Sequence scrubs and resilvers are coming for (open-source) ZFS
Oracle has made a number of changes and improvements to Solaris ZFS since they took it closed source. Mostly I've been indifferent to their changes, but the one improvement I've long envied is their sequential resilvering (and scrubbing) (this apparently first appeared in Solaris 11.2, per here and here). That ZFS scrubs and resilvers aren't sequential has long been a quiet pain point for a lot of people. Apparently it's especially bad for RAID-Z pools (perhaps because of the usual RAID-Z random read issue), but it's been an issue for us in the past with mirrors (although we managed to speed that up).
Well, there's great news here for all open source ZFS implementations, including Illumos distributions, because an implementation of sequential scrubs and resilvers just landed in ZFS on Linux in this commit (apparently it'll be included in ZoL 0.8 whenever that's released). The ZFS on Linux work was done by Tom Caputi of Datto, building on work done by Saso Kiselkov of Nexenta. Saso Kiselkov's work was presented at the 2016 OpenZFS developer summit and got an OpenZFS wiki summary page; Tom Caputi presented at the 2017 summit. Both have slides (and talk videos) if you want more information on how this works.
(It appears that the Nexenta work may be 'NEX-6068', included in NexentaStor 5.0.3. I can't find a current public source tree for Nexenta, so I don't know anything more than that.)
For how it works, I'll just quote from the commit message:
This patch improves performance by splitting scrubs and resilvers into a metadata scanning phase and an IO issuing phase. The metadata scan reads through the structure of the pool and gathers an in-memory queue of I/Os, sorted by size and offset on disk. The issuing phase will then issue the scrub I/Os as sequentially as possible, greatly improving performance.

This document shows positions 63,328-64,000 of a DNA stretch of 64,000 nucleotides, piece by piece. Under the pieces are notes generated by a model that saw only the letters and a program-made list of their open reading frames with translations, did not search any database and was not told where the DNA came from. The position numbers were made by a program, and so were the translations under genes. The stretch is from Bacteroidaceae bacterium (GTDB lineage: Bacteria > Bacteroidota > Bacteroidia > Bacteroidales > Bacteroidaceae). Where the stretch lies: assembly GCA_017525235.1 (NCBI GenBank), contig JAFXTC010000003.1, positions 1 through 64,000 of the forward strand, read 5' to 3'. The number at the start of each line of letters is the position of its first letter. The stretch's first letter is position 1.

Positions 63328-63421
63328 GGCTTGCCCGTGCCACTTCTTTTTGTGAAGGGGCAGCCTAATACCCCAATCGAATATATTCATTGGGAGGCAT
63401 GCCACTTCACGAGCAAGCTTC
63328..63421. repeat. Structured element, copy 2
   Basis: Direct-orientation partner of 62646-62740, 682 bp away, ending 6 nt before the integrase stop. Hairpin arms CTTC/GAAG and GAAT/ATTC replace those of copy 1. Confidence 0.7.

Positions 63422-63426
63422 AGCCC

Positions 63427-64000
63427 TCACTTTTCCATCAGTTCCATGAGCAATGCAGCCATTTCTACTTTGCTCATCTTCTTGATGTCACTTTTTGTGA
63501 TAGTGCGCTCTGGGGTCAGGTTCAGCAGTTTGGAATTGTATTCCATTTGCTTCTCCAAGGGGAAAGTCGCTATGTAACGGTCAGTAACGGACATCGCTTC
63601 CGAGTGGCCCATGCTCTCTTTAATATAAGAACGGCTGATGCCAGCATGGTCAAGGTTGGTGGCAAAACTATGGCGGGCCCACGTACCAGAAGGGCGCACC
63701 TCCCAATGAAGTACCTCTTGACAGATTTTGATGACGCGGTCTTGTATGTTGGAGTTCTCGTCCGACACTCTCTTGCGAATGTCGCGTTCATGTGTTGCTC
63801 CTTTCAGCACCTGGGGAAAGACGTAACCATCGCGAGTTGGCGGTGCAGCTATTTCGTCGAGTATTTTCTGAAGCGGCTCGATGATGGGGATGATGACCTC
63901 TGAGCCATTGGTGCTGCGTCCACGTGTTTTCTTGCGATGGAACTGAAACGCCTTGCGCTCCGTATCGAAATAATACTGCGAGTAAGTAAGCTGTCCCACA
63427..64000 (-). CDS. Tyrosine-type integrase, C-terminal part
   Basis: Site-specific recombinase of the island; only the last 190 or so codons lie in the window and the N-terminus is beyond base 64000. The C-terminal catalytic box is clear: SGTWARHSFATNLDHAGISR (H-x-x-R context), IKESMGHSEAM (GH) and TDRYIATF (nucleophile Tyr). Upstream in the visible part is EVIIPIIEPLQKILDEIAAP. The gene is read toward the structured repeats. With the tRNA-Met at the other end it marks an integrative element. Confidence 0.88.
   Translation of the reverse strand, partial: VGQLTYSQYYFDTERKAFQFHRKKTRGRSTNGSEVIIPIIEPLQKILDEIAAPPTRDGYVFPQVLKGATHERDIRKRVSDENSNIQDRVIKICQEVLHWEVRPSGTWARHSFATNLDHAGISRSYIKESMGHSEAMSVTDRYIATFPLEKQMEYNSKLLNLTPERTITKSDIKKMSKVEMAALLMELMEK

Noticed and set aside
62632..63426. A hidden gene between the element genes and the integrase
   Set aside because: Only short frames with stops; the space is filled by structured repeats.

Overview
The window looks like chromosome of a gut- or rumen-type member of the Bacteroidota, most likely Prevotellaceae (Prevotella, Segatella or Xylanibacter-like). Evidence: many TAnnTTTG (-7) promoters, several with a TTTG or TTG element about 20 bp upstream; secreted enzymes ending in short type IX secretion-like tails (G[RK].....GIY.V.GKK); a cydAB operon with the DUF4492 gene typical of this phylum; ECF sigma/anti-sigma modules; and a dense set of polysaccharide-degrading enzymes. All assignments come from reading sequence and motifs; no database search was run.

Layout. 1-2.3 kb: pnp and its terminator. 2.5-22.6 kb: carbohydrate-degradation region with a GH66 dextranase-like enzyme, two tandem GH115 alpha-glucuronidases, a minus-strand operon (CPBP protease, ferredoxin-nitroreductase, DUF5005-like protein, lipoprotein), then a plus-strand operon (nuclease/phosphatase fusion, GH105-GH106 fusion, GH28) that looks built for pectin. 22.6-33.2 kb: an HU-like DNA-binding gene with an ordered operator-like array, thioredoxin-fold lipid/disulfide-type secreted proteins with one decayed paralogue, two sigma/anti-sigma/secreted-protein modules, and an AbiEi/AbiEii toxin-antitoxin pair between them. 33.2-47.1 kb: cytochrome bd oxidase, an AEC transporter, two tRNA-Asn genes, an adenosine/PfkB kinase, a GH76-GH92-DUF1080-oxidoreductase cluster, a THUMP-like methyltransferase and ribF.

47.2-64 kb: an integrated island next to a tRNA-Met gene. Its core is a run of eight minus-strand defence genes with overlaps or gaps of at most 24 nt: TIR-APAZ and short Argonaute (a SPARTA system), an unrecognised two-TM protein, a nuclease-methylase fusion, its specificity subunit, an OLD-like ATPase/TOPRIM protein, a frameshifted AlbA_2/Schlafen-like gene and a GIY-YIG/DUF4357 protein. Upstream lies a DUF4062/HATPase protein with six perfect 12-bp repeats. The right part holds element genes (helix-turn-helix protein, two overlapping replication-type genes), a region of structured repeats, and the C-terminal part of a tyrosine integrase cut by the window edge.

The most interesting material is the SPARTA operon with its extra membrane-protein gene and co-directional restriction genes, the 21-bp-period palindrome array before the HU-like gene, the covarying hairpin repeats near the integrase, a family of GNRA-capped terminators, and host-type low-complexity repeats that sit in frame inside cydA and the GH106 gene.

My early experience with this in the current ZoL git tree has been very positive. I saw a single-vdev mirror pool on HDs with 293 GB used go from a scrub time of two hours and 25 minutes to one hour and ten minutes.
Although this is very early days for this feature even in ZFS on Linux, I'd expect it to get pushed (or pulled) upstream later and thus go into Illumos. I have no idea when that might happen; it might be reasonable to wait until ZFS on Linux has included it in an actual release so that it sees some significant testing in the field. Or people could find this an interesting and important enough change that they actively work to bring it upstream, if only for testing there.
(At this point I haven't spotted any open issues about this in the Illumos issue tracker, but as mentioned I don't really expect that yet unless someone wants to get a head start.)
PS: Unlike Oracle's change for Solaris 11.2, which apparently needed a pool format change (Oracle version 35, according to Wikipedia), the ZFS on Linux implementation needs no new pool feature and so is fully backward compatible. I'd expect this to be true for any eventual Illumos version unless people find some hard problem that forces the addition of a new pool feature.
mountd caches netgroup lookups (relatively briefly)
Last time I covered how the Illumos NFS server caches filesystem
access permissions. However, this is not
the only level of caching that's possibly going on in the overall
NFS server ecosystem, because the Illumos NFS kernel ultimately
calls up to
mountd to find out about permissions and
have its own caching.
mountd caches netgroup membership checks for 60
seconds. Well, sort of. What it really caches is the result of
whether a host is in a specific list of netgroups, not whether or
not a host is in any particular netgroup. This may sound like a
silly distinction, but consider a NFS export (in ZFS format)
This export will always generate two cache entries, one for the
rw= set of two groups and one for the
root= single group. This